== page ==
The more adventurous can try daring activities to be offered at the tower, officially opened by Yang di-Pertuan Agong Al-Sultan Abdullah Ri’ayatuddin Al-Mustafa Billah Shah on Feb 21, such as the skywalk, pole climbing and base jumping with a rope from 104 metres high, the first of its kind here, when it starts operating later.

Menara Kuantan 188, developed by the federal government through the East Coast Economic Region Development Council (ECERDC) in collaboration with the Pahang government, began construction in August 2017 and obtained a Certificate of Completion and Compliance in November 2020 before being handed over to the state government in December last year.

ECERDC chief executive officer, Baidzawi Che Mat said Menara Kuantan 188 would complement other tourist attractions featuring the rich history, heritage and natural treasures of the Tok Gajah state, especially in the nearby areas, such as Kuantan Waterfront which is poised to become a tourist attraction and result in more economic inflow that will further boost the socio-economic development of the ECER, especially in Pahang.

“The development of Kuantan Waterfront is part of ECERDC’s overall strategy to boost the tourism sector as well as increase investors’ interest in the surrounding areas with various exciting activities that have the potential to attract locals and foreigners. It will increase tourism activities in this area,” he said.

Meanwhile, a native of Kuantan, Badarudin Jaafar, 68, said he never thought a tower with a modern design would stand majestically on the site which was previously a bus station with food stalls where he used to frequent as a civil servant for 32 years.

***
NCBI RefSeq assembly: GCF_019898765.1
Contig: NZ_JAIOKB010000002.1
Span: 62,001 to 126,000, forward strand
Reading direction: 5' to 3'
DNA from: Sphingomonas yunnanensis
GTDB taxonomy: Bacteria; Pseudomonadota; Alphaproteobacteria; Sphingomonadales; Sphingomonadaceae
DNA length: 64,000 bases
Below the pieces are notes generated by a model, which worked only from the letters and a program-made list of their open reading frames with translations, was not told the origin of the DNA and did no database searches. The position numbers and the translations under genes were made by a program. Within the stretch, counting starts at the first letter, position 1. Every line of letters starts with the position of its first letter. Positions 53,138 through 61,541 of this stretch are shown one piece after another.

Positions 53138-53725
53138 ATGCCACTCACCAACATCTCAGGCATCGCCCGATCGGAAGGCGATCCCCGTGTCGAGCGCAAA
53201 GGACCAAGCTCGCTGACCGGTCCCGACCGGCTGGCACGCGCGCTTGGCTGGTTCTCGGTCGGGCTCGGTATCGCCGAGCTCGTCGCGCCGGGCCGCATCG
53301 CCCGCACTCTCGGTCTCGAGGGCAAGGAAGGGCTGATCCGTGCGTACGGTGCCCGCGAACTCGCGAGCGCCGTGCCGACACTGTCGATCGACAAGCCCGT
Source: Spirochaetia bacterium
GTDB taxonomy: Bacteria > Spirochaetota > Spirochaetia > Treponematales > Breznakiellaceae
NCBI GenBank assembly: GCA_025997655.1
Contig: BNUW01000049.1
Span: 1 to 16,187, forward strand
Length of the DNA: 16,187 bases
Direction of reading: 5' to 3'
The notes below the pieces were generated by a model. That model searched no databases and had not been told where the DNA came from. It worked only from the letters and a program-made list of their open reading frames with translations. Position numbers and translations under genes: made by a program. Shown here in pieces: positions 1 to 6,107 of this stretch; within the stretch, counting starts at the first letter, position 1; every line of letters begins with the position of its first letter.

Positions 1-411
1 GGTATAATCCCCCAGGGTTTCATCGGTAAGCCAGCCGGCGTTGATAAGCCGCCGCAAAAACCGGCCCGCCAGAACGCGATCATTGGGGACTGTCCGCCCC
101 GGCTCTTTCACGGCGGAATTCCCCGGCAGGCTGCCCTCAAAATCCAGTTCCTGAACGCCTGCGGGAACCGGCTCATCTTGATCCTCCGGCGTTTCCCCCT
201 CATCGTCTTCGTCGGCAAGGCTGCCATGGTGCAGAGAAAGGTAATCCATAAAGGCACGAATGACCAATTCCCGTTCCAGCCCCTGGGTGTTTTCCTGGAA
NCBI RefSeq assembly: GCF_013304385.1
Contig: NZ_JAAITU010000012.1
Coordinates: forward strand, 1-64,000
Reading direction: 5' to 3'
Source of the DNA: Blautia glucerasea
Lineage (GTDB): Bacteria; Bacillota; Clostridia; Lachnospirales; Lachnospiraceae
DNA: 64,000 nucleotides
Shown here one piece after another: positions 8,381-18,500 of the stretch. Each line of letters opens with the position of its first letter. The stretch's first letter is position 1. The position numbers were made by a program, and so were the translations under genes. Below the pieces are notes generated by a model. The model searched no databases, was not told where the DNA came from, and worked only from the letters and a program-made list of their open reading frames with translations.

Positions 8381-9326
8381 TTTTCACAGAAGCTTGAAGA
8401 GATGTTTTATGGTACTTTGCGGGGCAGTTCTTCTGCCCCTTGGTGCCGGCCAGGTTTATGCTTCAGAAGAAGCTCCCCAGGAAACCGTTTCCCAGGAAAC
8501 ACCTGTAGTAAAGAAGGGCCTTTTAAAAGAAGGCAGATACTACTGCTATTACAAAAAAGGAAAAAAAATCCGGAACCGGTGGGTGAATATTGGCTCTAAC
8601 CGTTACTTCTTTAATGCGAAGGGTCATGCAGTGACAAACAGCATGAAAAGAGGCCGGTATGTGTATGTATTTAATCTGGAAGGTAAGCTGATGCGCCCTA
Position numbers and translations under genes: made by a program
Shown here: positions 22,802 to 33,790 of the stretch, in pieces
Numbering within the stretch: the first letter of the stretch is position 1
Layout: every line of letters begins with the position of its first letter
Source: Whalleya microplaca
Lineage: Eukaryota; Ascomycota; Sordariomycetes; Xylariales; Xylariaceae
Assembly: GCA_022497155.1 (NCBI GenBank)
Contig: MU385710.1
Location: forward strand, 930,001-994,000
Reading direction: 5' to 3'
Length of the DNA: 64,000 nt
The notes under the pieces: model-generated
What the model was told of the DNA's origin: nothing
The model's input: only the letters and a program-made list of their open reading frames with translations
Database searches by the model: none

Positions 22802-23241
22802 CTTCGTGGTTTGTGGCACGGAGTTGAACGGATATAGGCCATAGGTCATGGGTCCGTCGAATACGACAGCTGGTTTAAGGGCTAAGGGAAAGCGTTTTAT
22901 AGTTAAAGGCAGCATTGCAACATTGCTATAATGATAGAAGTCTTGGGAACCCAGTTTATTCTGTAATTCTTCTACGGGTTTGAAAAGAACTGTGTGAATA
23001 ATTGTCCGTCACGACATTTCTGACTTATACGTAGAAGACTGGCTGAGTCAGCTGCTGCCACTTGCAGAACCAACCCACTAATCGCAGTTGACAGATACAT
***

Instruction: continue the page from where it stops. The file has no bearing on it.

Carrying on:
After seeing the viral photos on social media, he and his family members could not wait to visit the tower. Since it was crowded on the weekend, Badarudin took his family there on a Wednesday afternoon, when most people were at work.

“My dream to enjoy the view from up above finally came true. It is indeed beautiful, yet it gives me a sense of forlorn looking down at what used to be for me. Being up there makes me proud to be a Pahang-born and to have a tower that we can be proud of,” he said.

Badaruddin also hoped that the tower, named after its height, could boost Kuantan’s tourism sector and help the locals, including fishermen, seafood product entrepreneurs, hotel and home stay operators, and small traders in the district.

Kuantan has various attractive tourist destinations such as a happening city, fishing villages such as in Beserah, beaches (Teluk Cempedak, Pantai Sepat, Pantai Balok and Pantai Batu Hitam) as well as natural parks such as Hutan Lipur Sungai Pandan, Pelangi Waterfalls in Sungai Lembing as well as Teruntum Mini Zoo, he said.

“I do hope some parties can come up with boat rides along Kuantan River which has the potential to be a popular tourist activity, as done elsewhere. In fact, it can also help boat operators generate some income,” he added.

Mural artist at Kuantan Art Street, Ahmad Fadzril Abdul Ruzsnan, 27, also welcomed the opening of Menara Kuantan 188 as it meant turning the back alley of a row of shops in Jalan Besar here into their ‘art canvas’ as a tourist attraction, including on weekdays.

Ahmad Fadzril said if before this they could take their time to complete a 200-metre mural, now they worked under the watchful eyes of tourists because many would walk to Kuantan Art Street after visiting Menara Kuantan 188, which is less than 100 metres away.